The cost of renewable energy technologies has fallen, creating opportunities for farmers to not only reduce their own existing energy costs but also create a viable income avenue.
This is one of the more attractive choices for smaller farming operations, who are low on resources, as it does not require as much time and attention as other diversified businesses.
From anaerobic digestion and hydroelectric schemes to wind, solar, battery storage and biomass projects, there are a number of routes farmers can choose.
Farmers considering renewable energy should explore all of the options available to them, and make an informed choice based on the suitability and long-term objectives of the farm.
When it comes to equipment and installation, quality can vary greatly, so be mindful. For equipment deemed less reliable, premiums can prove extremely costly and, in some cases, uninsurable.
Insurance brokers can provide specialist advice on what cover is necessary, including contract works, delay in start-up, environmental liability, and machinery breakdown with resultant loss of revenue.
The most profitable form of diversification in 2017/18 was processing and retailing of farm produce, generating on average £27,100 per farm.
Farms are successfully ‘cutting out the middle man’ and producing and retailing the food products, as well as harvesting the source.
For example, ice-cream and cheese production is offering a lifeline to dairy farmers, who have had a widely-publicised downturn in fortunes over the past decade due to low market prices of milk.
The emergence of an eco-friendly, health-conscious society has helped to drive these types of initiatives, as consumers demand more responsibly-sourced, sustainable, organic and locally-produced food.
It is easy to see why farmers would be keen to tap into this lucrative trend but a clear understanding of relevant legislation and regulations, from trade descriptions to food safety, is a must.
Environmental Health Officers will be involved in operations, ensuring good practice in production and hygiene, as will Trading Standards, who will look at areas such as labelling, weights and measures.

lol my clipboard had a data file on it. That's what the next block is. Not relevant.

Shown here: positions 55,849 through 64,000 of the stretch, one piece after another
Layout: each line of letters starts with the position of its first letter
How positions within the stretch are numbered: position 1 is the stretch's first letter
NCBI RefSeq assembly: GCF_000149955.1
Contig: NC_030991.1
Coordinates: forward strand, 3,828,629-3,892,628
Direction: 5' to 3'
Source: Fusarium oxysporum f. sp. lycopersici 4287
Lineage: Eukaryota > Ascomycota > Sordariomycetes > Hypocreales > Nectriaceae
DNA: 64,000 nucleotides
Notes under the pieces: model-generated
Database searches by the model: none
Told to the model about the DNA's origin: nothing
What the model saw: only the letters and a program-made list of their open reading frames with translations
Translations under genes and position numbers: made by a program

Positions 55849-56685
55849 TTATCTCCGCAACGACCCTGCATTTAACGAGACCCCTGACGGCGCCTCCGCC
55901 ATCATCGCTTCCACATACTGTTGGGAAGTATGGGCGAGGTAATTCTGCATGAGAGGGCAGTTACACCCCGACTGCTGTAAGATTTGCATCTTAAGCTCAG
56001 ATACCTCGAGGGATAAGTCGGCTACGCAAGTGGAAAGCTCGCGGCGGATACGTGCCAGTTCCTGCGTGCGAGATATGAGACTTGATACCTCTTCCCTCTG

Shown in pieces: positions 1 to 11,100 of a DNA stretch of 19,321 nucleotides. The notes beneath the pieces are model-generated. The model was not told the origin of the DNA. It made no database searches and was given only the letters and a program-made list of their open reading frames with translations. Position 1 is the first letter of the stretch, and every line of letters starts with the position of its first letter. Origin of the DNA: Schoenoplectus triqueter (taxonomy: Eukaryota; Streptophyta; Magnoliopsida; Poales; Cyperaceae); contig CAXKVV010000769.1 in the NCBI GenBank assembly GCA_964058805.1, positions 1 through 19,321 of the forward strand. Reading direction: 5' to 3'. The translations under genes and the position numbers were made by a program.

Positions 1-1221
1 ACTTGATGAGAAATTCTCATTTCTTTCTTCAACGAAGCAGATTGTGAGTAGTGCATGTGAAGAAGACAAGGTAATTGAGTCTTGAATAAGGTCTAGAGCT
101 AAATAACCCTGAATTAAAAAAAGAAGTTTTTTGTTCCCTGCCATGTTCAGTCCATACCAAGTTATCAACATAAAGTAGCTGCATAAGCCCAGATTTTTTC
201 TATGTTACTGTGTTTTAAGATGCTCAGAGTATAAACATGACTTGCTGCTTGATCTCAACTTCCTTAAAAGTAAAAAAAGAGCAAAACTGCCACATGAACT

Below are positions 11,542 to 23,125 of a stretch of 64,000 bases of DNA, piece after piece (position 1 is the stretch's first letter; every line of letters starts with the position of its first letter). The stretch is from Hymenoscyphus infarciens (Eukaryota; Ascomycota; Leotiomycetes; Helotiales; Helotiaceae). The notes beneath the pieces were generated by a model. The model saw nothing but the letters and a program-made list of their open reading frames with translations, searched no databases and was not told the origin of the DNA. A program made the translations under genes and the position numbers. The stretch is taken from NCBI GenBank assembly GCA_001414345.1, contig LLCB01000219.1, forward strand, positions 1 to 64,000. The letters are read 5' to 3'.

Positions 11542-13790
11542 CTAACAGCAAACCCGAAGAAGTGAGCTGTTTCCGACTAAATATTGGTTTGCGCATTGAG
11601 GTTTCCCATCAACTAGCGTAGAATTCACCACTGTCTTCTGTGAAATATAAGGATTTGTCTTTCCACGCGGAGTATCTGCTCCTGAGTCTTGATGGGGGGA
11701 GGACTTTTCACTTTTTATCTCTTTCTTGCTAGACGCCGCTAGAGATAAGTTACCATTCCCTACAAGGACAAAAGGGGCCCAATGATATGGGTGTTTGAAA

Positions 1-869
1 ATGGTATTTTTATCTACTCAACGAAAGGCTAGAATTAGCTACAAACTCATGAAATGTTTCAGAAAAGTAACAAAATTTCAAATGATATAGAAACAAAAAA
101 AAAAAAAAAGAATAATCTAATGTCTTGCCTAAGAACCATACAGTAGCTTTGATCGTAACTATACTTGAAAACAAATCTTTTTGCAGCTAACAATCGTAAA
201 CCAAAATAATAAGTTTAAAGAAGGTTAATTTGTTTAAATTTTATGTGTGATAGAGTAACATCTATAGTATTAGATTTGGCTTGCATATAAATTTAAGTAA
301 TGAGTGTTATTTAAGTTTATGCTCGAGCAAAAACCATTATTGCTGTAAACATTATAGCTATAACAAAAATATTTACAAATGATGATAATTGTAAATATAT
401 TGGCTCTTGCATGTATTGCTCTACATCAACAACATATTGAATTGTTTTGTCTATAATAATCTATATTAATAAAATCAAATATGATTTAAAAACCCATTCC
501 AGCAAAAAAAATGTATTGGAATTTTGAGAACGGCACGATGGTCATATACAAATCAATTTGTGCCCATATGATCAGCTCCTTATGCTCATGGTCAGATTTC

From an insurance perspective, a suitable level of products liability cover should be in place, should sold produce inadvertently cause illness. Although products liability is usually included alongside public liability insurance for farms, the indemnity limits may be deemed inadequate. Employers’ liability will cover risks associated with processing and production.
Other insurable risks, such as loss of income from product recalls in the case of large-scale processing or cover for high value stock kept in storage, should also be considered.
Don’t go it alone
Diversification is becoming a viable route to generating much-needed income, allowing farmers to futureproof their business and provide a level of security in uncertain times.
But critical gaps in knowledge and experience are inevitable and need to be addressed from the outset.
As farmers continue to fulfil the demand for more unusual experiences, trends and crazes – such as woodland yoga, open air cinemas, and llama trekking – these gaps in knowledge will become even more pronounced and varied, and the need to seek specialist advice will become greater.
From a risk management perspective, a specialist insurer or intermediary can offer valuable consultancy advice, helping farmers to identify potential liabilities and avoid the pitfalls of venturing into a new, unknown field of business.